a quite unique position where he holds responsibilities which
have not been devolved to the local administration and in his
instance he applies to Treasury for his funding on the basis of
54. So any distorting effects of the security
expenditure which might have existed under direct rule has effectively
been eliminated by the separation of the funding and security
being made a straight forward piece of negotiation between the
Northern Ireland Office and the Treasury.
(Mrs Brown) That is correct.
Chairman: You have been extremely helpful and
I am very grateful to you for having answered the questions which
I asked. If you decide you want to modify any of the answers afterwards,
do not hesitate to do so. Mr Thompson?
55. Just before I ask this other question, could
you just say a little bit more about the last questions. Under
direct rule when we had severe security problems, the overall
expenditure in Northern Ireland was based on a direct grant which
presumably in some way related to the whole Government expenditure
in the United Kingdom. As the security requirements decreased
was there then virement between the Northern Ireland Office and
the Northern Ireland departments and now with the separation,
does that mean that if the security expenditure goes down does
that money go back to the Treasury and not back to the environment
through to the Northern Ireland departments?
(Mrs Brown) If I answer your second question first,
that is correct. If NIO does not require as high a level of resources
for security next year as it did this year, the money would go
back to Treasury or back to the centre rather than moving to the
Northern Ireland departments. In the past, decisions about levels
of expenditure were made indeed on the basis of looking at the
Northern Ireland block and decisions were made as to the relative
priorities of security versus health versus education,
etcetera and money was able to shift freely to and from security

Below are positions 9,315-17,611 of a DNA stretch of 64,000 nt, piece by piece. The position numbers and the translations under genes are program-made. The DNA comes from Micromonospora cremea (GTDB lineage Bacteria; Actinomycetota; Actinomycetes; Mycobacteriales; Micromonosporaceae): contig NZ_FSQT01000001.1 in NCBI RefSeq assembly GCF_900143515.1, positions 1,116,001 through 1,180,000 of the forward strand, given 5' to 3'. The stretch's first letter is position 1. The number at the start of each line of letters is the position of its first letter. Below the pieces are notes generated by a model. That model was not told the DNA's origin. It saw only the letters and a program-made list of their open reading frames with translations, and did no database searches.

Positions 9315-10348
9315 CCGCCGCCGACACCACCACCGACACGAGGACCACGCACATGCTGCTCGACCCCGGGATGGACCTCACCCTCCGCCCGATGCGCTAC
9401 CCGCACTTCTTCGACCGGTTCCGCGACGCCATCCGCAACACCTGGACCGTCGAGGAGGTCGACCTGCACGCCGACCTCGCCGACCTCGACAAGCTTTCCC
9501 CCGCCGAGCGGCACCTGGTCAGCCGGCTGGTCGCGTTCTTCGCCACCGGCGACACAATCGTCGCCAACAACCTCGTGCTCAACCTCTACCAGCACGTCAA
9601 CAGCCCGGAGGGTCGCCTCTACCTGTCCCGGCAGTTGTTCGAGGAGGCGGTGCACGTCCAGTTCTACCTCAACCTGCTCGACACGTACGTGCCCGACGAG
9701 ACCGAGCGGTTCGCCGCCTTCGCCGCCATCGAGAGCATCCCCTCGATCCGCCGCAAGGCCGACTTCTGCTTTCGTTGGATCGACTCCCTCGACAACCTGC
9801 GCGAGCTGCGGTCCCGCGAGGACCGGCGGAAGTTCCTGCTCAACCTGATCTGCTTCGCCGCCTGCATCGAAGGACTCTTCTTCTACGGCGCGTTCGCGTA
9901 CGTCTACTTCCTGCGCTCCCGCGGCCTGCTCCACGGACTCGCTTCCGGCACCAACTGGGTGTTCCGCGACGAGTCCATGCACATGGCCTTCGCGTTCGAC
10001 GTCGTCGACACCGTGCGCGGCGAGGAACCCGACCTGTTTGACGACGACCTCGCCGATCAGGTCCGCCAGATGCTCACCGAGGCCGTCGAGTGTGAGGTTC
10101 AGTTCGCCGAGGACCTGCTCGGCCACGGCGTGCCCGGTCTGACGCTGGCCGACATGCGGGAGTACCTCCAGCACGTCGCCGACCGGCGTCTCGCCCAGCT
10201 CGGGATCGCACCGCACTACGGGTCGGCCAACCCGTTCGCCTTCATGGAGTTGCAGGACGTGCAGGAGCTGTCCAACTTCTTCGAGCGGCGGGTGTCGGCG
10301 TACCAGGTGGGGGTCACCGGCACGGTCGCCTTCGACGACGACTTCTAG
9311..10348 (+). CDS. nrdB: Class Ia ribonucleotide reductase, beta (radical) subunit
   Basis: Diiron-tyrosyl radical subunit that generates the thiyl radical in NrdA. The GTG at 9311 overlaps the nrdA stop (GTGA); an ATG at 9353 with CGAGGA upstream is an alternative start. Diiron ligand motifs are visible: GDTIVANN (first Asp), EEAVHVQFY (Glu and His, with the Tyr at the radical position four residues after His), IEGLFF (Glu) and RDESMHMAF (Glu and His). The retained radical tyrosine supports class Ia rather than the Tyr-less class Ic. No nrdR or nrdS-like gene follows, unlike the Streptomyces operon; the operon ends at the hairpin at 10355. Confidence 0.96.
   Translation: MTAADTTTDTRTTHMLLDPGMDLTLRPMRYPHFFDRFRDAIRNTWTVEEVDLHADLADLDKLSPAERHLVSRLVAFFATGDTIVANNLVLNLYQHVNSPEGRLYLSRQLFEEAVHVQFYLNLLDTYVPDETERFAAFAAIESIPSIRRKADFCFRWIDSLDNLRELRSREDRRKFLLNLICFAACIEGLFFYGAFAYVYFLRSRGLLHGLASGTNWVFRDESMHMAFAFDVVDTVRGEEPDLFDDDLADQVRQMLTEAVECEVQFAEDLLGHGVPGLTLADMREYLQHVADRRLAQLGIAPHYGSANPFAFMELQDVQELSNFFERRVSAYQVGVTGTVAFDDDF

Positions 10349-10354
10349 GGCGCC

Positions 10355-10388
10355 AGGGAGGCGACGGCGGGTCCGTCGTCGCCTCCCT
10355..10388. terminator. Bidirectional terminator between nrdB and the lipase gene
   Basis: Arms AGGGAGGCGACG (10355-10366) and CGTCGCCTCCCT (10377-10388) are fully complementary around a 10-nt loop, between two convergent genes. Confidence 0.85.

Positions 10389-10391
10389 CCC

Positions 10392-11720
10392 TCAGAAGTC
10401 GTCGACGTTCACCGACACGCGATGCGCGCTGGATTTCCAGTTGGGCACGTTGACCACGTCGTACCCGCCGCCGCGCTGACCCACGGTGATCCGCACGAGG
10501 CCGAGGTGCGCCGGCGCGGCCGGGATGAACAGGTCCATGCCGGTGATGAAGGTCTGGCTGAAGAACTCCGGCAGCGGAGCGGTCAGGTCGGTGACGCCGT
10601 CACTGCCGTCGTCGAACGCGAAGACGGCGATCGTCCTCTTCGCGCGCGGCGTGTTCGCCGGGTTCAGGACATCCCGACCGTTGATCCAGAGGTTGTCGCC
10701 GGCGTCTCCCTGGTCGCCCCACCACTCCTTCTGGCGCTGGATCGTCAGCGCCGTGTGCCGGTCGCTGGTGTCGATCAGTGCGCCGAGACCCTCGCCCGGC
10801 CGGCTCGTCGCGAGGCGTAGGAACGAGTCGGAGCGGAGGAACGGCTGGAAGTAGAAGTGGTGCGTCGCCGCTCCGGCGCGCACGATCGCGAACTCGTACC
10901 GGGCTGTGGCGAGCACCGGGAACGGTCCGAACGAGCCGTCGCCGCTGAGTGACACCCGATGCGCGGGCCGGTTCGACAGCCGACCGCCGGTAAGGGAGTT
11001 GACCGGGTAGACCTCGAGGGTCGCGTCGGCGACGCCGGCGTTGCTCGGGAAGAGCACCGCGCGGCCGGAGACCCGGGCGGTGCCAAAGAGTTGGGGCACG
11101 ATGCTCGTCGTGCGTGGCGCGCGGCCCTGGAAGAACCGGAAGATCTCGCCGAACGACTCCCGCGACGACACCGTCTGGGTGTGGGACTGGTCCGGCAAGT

56. Does that not in effect mean the Northern
Ireland departments now are, to some extent, at a disadvantage
to what they were at when they were under direct rule?
(Mrs Brown) That is difficult to say because I suppose
it depends on the state of the security situation and the way
in which it developed. There were times in the past where actually
with the Northern Ireland system, the local departments would
have felt at a disadvantage from being part of one block because
when the security situation was bad and additional security resources
were needed; those effectively had to be drawn by finding savings
in the Northern Ireland departments' programmes. So it could work
57. But the overall block under direct rule
was based on the formula that gave the proper proportion and fairness
to Northern Ireland, is that right?
(Mrs Brown) That is what it attempted to do. That
is what it was meant to do. There are different views as to whether
it was completely successful in doing that.
58. How can it now be guaranteed that when the
two blocks are separated that Northern Ireland overall gets its
proper share of the UK resources?
(Mrs Brown) That is the situation where Northern Ireland
has to depend on Barnett and any special pleading, special negotiation
it can make to Treasury. I am sure if you were asking that question
of the devolved administration, the devolved administration would
say it does not have as much resources as it wishes to have or
as it needs to have; that is the view of the devolved administration.
I am sure if you were talking to Treasury you might get a rather
different perspective on it.
59. Could we also add, or in the past it might
have been able to have?
(Mrs Brown) I do not quite follow your question.